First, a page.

For Chicagoans, there are four basic newspapers to choose from. For those in the city there is the Chicago Tribune and the Chicago Sun-Times. For residents in the suburbs there is the Daily Herald. Then there are those who prefer the alternative weekly newspaper that comes out once a week and is given away for free called the Chicago Reader.
Now, word has come down that the Chicago Reader has been bought by the mainstream media publication the Chicago Sun-Times. The Reader has been a popular weekly newspaper offering an alternative, and generally liberal, viewpoint for the city for a long time. In recent years, like many newspapers across the country, the Reader has gone through bankruptcy. Of course, both the Tribune and the Sun-Times have also been going through serious financial issues.
The Reader has now been bought by the Wrapports company which is owned by the same people who also own the Sun-Times. So far, the terms of the agreement have yet to be disclosed in the media.
A statement from Wrapport’s CEO, Tim Knight, said, "The Chicago Reader has one of the most distinctive voices in the Chicago news community, and it has cultivated a dynamic and loyal audience. The Reader has demonstrated positive momentum in the last few years, expanding its readership to include new generations of Chicagoans, and the company has strong growth potential."
The Reader had been acquired by a hedge fund company called Atalaya Capital Management out of New York back in 2009. This year the company has been out aggressively trying to sell the media property. Last month a report came out in the Crain’s Chicago Business magazine that Wrapports had shot to the top of the list of potential buyers.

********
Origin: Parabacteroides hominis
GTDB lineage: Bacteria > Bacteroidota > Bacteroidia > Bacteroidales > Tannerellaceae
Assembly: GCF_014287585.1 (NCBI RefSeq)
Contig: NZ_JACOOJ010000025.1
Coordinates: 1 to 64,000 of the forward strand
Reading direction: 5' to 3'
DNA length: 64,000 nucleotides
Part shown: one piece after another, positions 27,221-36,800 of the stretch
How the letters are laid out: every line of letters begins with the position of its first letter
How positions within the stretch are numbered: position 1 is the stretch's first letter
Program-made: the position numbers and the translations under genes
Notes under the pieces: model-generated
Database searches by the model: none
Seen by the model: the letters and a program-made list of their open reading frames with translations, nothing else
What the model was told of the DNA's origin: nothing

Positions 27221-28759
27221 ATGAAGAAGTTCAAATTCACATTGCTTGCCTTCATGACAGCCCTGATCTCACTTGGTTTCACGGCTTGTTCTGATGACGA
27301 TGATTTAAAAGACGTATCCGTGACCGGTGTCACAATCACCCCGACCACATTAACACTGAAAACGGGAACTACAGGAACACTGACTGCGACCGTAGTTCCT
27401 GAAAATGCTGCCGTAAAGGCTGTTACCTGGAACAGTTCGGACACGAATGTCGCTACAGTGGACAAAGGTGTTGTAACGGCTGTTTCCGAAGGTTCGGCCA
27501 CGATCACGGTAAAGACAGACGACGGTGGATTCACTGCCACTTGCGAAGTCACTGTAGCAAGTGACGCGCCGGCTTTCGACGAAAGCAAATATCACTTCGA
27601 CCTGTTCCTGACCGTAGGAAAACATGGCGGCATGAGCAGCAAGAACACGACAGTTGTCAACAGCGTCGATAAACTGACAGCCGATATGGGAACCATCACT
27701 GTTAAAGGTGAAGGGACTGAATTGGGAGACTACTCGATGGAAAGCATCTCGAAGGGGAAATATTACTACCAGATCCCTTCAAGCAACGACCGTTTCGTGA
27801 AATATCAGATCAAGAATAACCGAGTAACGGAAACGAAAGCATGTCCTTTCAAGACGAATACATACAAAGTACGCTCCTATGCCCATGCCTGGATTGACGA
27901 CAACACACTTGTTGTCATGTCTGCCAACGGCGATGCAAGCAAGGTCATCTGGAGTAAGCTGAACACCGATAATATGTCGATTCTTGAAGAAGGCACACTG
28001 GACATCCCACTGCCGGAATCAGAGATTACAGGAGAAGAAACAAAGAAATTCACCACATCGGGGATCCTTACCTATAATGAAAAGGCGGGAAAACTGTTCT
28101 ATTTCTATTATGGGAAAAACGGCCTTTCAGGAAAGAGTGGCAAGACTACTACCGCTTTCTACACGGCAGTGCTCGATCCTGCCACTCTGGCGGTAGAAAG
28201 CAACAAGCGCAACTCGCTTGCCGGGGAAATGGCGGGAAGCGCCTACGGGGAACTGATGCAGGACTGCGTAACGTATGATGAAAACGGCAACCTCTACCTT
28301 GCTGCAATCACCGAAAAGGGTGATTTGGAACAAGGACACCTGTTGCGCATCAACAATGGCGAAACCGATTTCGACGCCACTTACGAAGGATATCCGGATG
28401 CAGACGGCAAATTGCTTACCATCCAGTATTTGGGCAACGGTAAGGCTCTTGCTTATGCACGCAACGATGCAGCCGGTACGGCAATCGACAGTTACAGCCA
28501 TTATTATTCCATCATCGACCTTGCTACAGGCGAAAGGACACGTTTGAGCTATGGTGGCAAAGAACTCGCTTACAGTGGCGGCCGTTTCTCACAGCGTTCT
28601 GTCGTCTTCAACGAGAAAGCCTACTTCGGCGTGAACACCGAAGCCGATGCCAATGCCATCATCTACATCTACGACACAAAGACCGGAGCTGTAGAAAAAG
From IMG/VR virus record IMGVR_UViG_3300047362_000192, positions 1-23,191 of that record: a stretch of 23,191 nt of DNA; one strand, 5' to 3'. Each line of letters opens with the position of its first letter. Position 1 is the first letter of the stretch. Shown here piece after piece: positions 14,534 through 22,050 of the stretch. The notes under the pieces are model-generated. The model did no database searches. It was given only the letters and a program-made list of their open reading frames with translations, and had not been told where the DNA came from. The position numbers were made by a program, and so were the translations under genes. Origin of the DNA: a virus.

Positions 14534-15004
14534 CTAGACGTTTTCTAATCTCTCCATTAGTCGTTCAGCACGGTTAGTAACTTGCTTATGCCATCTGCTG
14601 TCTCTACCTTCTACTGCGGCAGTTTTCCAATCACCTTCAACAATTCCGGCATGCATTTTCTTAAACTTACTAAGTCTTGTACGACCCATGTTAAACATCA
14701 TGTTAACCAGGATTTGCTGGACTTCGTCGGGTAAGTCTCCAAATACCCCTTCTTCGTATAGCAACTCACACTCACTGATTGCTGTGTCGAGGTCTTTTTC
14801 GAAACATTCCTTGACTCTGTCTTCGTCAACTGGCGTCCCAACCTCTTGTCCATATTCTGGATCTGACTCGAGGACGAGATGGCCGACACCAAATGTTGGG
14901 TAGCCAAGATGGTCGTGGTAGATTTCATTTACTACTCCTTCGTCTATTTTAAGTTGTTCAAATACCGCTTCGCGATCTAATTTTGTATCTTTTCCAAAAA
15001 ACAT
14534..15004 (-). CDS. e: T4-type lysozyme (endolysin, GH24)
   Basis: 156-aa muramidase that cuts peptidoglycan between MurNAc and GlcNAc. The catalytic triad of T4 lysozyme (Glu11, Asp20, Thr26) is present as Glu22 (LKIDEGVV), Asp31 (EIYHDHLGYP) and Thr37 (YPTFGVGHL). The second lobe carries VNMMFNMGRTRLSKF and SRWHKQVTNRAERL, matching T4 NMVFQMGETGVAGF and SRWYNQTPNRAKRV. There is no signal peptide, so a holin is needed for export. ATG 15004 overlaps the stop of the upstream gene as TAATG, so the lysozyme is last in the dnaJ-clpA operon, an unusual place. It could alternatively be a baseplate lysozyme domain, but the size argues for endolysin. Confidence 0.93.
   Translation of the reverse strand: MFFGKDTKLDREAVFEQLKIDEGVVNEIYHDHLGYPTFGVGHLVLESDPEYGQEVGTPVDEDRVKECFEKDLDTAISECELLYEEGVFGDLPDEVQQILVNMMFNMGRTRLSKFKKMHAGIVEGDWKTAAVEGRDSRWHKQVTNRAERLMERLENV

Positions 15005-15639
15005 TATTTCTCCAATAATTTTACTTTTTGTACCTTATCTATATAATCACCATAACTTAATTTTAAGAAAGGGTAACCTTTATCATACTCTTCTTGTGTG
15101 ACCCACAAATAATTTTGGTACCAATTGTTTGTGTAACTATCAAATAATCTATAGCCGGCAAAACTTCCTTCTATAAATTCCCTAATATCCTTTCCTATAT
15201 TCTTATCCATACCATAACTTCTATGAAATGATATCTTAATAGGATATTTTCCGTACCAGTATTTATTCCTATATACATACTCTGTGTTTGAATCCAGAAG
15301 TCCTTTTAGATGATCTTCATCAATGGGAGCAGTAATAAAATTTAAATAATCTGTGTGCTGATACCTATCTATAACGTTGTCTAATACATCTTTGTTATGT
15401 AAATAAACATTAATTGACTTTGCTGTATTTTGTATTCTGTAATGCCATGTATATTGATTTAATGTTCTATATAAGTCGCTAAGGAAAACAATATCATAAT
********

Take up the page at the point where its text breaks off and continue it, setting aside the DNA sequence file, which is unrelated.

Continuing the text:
Prior to that, the Reader was owned and operated by the company Creative Loafing. Creative Loafing is also the owner of some other alternative weekly newspapers across the country including properties in Washington, D.C. and Atlanta.
The Reader has been around in the Chicago area since 1971. It was started by college students at Carleton College. The paper was given away free from the start at various locations around the city and at some vending machines located downtown. The business model was centered around revenue generated by ads and, in particular, the classified ads that it sold. For years the newspaper did well, but the digital age caused the print publication to suffer and it was never able to adapt as well to the digital world.